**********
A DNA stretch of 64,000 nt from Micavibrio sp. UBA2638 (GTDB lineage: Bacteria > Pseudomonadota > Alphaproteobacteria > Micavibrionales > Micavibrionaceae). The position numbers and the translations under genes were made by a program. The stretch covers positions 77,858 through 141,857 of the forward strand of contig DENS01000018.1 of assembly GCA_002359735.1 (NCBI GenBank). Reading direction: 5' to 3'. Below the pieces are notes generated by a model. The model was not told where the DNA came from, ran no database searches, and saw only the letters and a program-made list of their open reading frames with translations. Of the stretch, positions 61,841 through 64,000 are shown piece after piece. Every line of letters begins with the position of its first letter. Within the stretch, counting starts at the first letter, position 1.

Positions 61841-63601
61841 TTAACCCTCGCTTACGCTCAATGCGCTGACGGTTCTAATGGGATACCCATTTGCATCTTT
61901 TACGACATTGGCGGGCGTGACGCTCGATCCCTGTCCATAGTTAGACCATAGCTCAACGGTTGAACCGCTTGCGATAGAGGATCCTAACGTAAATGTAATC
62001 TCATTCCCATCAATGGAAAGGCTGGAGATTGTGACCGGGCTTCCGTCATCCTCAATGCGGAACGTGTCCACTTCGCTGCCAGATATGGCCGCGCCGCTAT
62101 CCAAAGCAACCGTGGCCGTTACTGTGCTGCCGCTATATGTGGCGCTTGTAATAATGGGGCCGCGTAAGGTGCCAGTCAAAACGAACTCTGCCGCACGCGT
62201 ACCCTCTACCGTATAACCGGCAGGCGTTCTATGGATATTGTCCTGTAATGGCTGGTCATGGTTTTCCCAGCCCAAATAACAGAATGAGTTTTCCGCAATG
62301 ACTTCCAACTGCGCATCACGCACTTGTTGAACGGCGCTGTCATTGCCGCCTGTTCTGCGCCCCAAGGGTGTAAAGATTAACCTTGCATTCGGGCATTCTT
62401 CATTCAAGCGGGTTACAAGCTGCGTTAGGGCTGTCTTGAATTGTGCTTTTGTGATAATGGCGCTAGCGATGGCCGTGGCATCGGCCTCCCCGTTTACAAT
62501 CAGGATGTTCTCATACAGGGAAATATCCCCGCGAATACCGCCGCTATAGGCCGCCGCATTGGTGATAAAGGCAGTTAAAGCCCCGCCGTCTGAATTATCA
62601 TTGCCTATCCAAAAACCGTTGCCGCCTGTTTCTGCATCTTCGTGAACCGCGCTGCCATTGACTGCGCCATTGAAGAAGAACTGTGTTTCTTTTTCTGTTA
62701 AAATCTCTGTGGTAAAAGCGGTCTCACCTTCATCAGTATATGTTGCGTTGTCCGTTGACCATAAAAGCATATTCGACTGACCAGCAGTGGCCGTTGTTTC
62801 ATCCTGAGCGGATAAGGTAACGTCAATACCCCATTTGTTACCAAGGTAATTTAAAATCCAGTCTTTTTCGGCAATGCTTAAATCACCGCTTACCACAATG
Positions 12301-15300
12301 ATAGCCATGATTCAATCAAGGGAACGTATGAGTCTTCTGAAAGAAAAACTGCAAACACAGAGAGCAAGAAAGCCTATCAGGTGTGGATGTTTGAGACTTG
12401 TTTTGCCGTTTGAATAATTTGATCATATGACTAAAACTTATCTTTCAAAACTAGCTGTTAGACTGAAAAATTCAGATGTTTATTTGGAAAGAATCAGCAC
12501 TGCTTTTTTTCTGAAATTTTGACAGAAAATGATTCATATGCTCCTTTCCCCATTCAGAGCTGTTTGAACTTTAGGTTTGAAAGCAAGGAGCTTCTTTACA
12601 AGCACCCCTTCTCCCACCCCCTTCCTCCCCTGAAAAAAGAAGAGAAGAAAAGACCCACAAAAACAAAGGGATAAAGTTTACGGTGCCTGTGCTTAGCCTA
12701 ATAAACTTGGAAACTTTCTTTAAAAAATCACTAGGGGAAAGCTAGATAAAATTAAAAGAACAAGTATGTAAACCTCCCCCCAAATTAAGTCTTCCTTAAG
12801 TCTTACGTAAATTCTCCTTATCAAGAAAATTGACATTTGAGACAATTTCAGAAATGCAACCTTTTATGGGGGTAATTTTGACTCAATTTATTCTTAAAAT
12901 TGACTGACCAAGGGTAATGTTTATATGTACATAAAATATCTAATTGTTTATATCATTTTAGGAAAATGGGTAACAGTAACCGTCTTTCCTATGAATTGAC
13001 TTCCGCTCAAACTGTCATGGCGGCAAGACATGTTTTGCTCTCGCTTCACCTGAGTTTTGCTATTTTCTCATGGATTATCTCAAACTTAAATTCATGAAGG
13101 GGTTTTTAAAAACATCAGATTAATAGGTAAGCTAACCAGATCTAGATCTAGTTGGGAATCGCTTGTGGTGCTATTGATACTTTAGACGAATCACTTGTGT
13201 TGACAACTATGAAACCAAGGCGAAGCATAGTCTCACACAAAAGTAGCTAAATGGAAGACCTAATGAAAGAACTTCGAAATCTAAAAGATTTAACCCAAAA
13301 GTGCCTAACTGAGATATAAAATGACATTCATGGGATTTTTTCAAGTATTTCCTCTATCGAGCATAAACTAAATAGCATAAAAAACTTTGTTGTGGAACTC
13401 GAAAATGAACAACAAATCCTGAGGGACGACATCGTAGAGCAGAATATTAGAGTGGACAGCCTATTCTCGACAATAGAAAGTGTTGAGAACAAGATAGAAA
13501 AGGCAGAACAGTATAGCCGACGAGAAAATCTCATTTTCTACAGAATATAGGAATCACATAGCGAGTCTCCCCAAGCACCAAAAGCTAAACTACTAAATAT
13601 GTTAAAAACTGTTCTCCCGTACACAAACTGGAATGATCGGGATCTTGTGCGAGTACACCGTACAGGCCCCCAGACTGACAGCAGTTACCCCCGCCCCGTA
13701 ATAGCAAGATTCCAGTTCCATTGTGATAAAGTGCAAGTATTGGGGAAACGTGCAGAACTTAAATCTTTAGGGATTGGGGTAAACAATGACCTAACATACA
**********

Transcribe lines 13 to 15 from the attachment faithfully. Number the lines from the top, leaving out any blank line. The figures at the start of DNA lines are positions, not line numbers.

62801 ATCCTGAGCGGATAAGGTAACGTCAATACCCCATTTGTTACCAAGGTAATTTAAAATCCAGTCTTTTTCGGCAATGCTTAAATCACCGCTTACCACAATG
Positions 12301-15300
12301 ATAGCCATGATTCAATCAAGGGAACGTATGAGTCTTCTGAAAGAAAAACTGCAAACACAGAGAGCAAGAAAGCCTATCAGGTGTGGATGTTTGAGACTTG